Chris, remember that back in the day, under empires, various groups speaking various languages in one geographic location was *not* a sign of "disrespect" of one's neighbors. Think of Jesus. There were Jews, speaking Aramaic, Romans, speaking Greek, Greeks, also speaking Greek, etc. People in the Romanov, Hapsburg, or Prussian empires might live in towns with three or more languages: Polish, Slovak, Ukrainian, German, Rom, Yiddish ... Yes, some Jews did not hold Poland dear. Others did. Some were indifferent. But just speaking Yiddish alone is not a measure of disrespect of Poland. And I still maintain that Jews, living in Poland, and speaking Yiddish, were part of Poland, and Poland was part of them, and that is supported by the facts adduced in the above-linked series of blog posts. As yet, neither you nor Mr P has addressed any of those facts.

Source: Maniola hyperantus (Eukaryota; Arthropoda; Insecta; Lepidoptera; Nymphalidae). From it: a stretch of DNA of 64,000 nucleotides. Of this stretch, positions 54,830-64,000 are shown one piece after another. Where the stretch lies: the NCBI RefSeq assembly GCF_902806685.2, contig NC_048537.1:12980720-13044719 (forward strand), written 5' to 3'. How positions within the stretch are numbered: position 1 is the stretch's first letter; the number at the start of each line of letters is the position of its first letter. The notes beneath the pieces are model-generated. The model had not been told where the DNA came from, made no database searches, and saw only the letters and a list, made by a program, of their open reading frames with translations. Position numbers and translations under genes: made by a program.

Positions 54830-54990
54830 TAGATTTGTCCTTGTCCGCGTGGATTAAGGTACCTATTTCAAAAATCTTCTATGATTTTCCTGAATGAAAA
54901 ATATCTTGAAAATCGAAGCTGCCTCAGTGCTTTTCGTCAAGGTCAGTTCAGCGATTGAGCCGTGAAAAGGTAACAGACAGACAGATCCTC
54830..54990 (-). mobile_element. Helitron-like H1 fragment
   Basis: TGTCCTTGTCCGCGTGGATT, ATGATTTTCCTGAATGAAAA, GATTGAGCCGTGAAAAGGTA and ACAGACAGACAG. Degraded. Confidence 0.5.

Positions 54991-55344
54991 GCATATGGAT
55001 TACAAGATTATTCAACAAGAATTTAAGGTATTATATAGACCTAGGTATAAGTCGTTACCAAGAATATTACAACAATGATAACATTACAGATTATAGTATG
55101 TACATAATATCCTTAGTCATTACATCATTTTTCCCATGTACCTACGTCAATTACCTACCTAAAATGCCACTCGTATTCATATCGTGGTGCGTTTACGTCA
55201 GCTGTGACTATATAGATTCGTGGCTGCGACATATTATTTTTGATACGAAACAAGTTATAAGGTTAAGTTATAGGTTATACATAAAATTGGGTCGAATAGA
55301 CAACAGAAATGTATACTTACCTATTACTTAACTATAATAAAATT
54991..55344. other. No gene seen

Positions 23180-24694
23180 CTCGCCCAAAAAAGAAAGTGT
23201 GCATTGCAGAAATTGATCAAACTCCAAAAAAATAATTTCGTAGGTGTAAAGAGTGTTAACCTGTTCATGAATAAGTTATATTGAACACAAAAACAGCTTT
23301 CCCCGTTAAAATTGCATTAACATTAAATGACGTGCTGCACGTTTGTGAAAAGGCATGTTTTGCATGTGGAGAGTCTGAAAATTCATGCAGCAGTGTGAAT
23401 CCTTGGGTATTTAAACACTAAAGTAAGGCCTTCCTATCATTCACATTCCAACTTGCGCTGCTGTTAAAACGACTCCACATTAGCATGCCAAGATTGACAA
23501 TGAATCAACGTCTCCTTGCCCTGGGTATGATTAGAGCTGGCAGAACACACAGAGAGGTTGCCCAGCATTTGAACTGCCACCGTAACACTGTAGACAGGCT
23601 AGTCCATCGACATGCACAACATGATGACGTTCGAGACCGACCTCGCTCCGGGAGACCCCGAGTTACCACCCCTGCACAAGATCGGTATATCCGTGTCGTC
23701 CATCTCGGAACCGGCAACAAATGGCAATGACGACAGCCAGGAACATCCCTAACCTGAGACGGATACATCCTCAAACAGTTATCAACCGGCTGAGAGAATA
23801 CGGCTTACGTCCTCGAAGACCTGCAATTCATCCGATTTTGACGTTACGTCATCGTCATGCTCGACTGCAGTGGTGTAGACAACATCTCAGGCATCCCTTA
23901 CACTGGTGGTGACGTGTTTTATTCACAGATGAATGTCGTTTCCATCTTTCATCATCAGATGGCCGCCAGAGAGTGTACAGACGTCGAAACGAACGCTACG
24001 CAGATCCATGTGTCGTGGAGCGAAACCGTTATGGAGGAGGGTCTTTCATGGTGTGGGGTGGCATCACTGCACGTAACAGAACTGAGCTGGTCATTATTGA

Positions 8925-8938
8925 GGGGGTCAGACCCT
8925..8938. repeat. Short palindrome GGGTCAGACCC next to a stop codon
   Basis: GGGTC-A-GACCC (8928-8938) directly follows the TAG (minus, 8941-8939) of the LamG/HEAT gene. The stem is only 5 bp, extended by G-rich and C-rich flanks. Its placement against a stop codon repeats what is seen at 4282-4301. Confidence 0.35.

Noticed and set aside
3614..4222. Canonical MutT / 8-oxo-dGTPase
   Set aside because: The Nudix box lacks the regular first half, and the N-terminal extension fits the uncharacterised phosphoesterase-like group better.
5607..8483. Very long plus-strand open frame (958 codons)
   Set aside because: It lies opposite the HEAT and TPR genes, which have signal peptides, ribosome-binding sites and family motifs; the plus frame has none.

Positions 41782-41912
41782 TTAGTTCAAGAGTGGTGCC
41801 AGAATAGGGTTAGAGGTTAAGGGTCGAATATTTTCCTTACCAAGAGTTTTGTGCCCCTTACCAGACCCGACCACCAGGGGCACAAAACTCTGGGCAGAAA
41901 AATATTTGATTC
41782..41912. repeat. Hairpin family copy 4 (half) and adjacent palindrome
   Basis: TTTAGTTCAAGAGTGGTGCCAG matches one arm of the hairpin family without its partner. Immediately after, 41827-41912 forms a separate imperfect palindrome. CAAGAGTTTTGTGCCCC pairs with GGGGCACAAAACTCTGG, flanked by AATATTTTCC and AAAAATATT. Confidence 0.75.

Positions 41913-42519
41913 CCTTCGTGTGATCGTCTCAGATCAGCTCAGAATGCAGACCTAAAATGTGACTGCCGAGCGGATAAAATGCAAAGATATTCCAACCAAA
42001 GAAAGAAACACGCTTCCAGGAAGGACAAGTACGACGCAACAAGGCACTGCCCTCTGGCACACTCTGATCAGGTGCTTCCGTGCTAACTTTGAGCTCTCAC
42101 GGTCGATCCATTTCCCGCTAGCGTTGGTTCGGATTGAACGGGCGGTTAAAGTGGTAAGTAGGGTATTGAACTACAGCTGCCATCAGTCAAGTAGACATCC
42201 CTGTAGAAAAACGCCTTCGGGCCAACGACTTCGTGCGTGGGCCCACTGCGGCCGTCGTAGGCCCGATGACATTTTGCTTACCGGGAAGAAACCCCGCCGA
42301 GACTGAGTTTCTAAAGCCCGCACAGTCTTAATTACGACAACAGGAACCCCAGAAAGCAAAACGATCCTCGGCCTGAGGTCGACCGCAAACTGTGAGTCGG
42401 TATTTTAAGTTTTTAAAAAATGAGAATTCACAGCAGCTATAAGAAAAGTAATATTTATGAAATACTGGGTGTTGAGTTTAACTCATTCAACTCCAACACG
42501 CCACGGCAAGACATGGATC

Poles, Slovaks, and Ukrainians found themselves in the empires of others while not leaving their own land. The same cannot be said of Jews.Alright, let me address the issue. Yes, Jews were a part of Poland. Was that good, bad, or some mixture of the two? There was a quote about Poland being a part of Israel that God had hid away and that would be returned and made whole with Israel again. Where are the Poles in this scenario? My problem is that it appear that many Jews liked Poland but held Poles in contempt. What is more is that this appears to alright to many people. Chris Helinsky